Comment Re:No Judicial Oversight (Score 2) 166

Will the Russian equivalent of Snowden flee his country with files detailing the abuses this law allows, publish the information drawing the ire of the Russian government, and flee to the US for sanctuary? Also, would the US grant him asylum or use him in a trade for Snowden?

Putin takes a slightly different approach to dealing with people who flee his grasp than Barack Obama does.

It's interesting to read the comments here wherein people equate the actions of the United States to those of Russia; I highly doubt that Snowden is going to mysteriously ingest polonium-210. Hell, if we really wanted him that badly all that was required was some realpolitik: "President Putin, we'll quietly acquiesce to your fait accompli in Crimea, all you have to do is put Mr. Snowden on the next flight to JFK......"

Comment Re:A simple exercise (Score 2) 166

In that time period, the US government has grown itself into the largest and most expensive world empire in human history, with a military presence in some 200 foreign countries

You know that metric is total bullshit right? Are there half a dozen unarmed US service-members there at the behest of the local government to help train local forces? That country is now considered to have a "US military presence." It's kind of like the way that MADD counts "alcohol related" accidents to inflate fears of drunk driving. Sober driver hits a drunk pedestrian? That's an "alcohol related" accident. Sober driver with drunk passenger gets rear ended by someone who was texting? That's another "alcohol related" accident.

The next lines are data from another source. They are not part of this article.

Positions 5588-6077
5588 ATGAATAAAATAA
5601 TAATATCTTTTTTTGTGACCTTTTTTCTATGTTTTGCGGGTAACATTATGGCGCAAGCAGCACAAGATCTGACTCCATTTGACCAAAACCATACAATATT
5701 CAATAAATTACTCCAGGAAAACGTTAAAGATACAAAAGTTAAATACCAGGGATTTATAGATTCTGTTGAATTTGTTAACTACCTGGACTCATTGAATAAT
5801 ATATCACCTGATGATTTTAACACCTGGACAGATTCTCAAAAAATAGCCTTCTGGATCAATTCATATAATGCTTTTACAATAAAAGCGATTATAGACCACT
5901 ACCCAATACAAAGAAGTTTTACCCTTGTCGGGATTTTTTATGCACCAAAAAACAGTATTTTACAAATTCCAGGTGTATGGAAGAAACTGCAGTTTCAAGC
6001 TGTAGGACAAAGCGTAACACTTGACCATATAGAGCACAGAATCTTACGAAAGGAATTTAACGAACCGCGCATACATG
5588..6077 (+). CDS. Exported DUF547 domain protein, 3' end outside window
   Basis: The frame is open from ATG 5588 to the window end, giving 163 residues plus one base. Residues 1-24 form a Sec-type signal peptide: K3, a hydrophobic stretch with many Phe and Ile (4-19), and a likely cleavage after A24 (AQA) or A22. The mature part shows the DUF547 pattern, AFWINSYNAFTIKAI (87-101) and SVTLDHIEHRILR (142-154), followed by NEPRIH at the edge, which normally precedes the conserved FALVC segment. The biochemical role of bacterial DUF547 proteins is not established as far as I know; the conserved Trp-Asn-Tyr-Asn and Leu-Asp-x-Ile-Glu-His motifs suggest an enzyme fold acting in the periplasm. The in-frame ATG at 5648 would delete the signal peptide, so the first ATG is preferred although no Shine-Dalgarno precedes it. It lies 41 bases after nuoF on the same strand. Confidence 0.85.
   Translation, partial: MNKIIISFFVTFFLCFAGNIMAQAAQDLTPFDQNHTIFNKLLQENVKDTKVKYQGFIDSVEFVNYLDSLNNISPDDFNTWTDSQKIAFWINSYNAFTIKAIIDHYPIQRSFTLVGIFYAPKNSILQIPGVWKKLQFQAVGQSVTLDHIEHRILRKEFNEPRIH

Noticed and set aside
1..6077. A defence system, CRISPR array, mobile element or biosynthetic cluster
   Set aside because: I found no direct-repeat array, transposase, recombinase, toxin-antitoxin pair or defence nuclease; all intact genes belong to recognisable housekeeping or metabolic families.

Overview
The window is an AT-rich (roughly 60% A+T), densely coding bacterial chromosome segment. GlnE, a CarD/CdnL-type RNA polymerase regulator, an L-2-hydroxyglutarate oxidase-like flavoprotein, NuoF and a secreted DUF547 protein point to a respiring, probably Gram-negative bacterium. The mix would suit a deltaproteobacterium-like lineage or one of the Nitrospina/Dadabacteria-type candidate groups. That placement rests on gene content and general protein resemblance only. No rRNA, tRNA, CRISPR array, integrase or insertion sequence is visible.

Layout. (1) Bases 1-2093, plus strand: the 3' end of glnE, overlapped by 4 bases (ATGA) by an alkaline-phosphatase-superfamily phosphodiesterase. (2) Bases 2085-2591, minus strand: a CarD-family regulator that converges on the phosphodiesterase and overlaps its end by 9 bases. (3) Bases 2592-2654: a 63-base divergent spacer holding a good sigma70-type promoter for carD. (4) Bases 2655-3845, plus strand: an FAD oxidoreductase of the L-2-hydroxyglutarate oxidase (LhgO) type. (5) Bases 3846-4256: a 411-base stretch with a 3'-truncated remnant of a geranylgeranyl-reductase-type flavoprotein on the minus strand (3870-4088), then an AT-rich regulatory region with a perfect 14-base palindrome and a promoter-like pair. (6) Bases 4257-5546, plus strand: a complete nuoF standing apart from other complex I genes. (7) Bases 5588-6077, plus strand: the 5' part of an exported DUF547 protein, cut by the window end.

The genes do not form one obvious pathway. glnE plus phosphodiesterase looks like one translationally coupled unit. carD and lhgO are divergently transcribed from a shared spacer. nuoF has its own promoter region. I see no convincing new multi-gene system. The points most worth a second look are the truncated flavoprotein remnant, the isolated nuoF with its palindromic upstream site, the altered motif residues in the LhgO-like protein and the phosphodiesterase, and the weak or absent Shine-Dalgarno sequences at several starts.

Remember, there are lies, damn lies, and statistics.

Comment Re:You're right if you're looking at raw statistic (Score 1) 801

I asked you for one example and you changed the subject to how things work "in the trenches?"

We can talk about the "trenches" if you wish; in general, as I said before, the system will do everything it can to keep you out of jail. It's expensive to incarcerate people and the objective -- particularly with the first intervention -- is to return the offender to society as a productive citizen.

Of course, you had to play the poor downtrodden minority card, but did you read the news story I linked? That young man is poor and black and he got PROBATION for breaking and entering. This is Louisiana -- hardly a progressive blue state -- and B&E is a felony that's a lot more serious than possession of weed. The system tried to give him a second chance and he used it to commit murder.

Now, I'm not a "lock 'em all up and throw away the key" guy -- I'm glad the system gives people a second and even third chance -- it's just that I don't believe this bullshit about there being masses of people behind bars for weed. It's pure propaganda from the pro-legalization crowd. I've seen first hand how the criminal justice system works -- I was charged with a felony at 20, worked for eight years in a residential setting with youthful offenders, and my sister is a State Trooper -- and it does not work the way you think it does. It has its flaws -- too many to list -- but locking up peaceful pot smokers is not one of them.